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I am struggling to understand a concept in one of my problems:

A $65\,\rm kg$ ice skater coasts with no effort for $75\,\rm m$ until she stops. If the coefficient of kinetic friction between her skates and the ice is $\mu_\mathrm{k} = 0.10$, how fast was she moving at the start of her coast?

Now I was drawing my free body diagram and I determined there are two forces acting on this person: $F_\mathrm{initial} - F_\mathrm{friction} = F_\mathrm{net}$

Because since there is a starting push, that force would be acting on the person all through the $75\,\rm m$ until the friction and force are the same magnitude, stopping the movement.

However, I was told that the net force equals the kinetic friction of the person. How can this person only have friction force?

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  • $\begingroup$ "force would be acting on the person all through" - That is mechanics according to Aristotle? $\endgroup$ – user137289 Dec 5 '16 at 23:51
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I see three crucial misunderstandings that I would like to point out:

Correction 1

  1. A spaceship is moving with engines off, drifting through space. There are no forces.
  2. A spaceship is staying still, hanging in space. No speed. Also no forces.

Conclusion? Forces have got nothing to do with speed. No forces (no net force) means no change in speed. Not no speed. Your statement:

until the friction and force are the same magnitude, stopping the movement

is false. Balancing forces won't stop a motion.

This is from Newton's 2nd law:

$$\sum F=ma$$

A net force doesn't cause speed, it causes changes in speed (acceleration). No net force causes no change in speed.

Correction 2

  • A spaceship is hit by a comet. A wing breaks off from enormous impact force. The wing flies away. But doesn't speed up. Nothing slows it down (no friction in space) - and nothing speeds it up. It drifts off at constant speed forever until it reaches and interacts with somethings new.

Conclusion? The force that gave it the speed, doesn't work on it anymore. Your statement:

Because since there is a starting push, that force would be acting on the person all through the 75m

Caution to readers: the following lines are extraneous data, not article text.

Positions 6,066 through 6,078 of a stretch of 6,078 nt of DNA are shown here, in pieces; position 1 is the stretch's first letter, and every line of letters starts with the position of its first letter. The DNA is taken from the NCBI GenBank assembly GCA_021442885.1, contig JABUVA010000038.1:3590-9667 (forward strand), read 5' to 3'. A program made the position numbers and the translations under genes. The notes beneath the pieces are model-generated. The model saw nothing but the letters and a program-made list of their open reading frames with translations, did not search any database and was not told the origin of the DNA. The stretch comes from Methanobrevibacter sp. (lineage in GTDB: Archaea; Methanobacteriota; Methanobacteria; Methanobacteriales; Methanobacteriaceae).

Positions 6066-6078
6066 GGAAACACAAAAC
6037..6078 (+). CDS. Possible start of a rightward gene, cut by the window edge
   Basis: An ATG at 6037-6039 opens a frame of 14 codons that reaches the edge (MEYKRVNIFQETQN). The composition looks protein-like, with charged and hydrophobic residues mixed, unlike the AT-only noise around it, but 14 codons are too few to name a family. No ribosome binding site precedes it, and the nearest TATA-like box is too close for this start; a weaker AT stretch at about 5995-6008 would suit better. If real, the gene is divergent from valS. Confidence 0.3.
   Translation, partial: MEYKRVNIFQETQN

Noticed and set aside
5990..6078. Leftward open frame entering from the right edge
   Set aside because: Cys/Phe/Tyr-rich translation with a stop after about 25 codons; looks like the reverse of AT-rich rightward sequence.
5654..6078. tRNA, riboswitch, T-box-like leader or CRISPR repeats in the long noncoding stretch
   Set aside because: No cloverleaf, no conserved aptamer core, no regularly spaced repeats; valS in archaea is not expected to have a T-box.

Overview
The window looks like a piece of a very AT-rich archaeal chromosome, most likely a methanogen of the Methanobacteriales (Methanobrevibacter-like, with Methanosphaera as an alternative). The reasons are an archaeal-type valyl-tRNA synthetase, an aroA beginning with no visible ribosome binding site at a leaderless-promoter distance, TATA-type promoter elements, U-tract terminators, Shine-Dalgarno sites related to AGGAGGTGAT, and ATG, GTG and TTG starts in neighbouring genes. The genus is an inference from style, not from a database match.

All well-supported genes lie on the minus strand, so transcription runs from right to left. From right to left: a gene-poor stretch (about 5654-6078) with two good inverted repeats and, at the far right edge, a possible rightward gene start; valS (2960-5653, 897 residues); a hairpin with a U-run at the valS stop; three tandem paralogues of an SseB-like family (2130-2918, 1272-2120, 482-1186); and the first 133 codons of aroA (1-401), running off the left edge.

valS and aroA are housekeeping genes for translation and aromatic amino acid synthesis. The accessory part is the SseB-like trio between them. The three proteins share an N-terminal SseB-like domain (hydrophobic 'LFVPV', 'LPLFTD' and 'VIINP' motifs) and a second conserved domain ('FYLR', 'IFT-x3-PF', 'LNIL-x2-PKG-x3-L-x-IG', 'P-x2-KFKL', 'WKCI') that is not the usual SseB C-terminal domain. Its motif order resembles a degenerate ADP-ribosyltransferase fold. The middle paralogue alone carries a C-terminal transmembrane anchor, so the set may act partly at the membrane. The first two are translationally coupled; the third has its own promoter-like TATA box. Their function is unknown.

is false. A force only works while being exerted by something. As soon as the cause of the force disappears, the force disappears.

This also answers your title question:

How can net force equal to friction?

It can, since the other force you thought was there isn't there. The force diagram should horizontally show only friction.

Correction 3

Kinetic friction follows Amontons law in everyday cases:

$$f_k=\mu_kn$$

No mention of speed, distance, time or similar here. Experiments show that friction is proportional to normal force, only. It will not grow or reduce along the way. Kinetic friction is constant while the sliding takes place.

Your statement:

until the friction and force are the same magnitude

is impossible since none of those two forces change during the motion. They never grow or reduce to become equal.

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The starting push, results in a starting velocity (which is asked for). As such, it has an influence on what follows, but that starting push is not a force that acts on the skater for the next 75 m

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The weight of the skater is equal to the normal force that the ice produces. This allows calculation of the friction force that is slowing the skater down. The friction force does work over the 75 m that she skates as she comes to a stop. In addition, the work/kinetic-energy theorem allows you to calculate her starting kinetic energy (which is equal to the work done by friction), and hence, her starting velocity.

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  • $\begingroup$ And the reason for the downvote? Pablo said that he was having trouble understanding the concepts. I outlined the concepts for his problem. $\endgroup$ – David White Dec 6 '16 at 11:58

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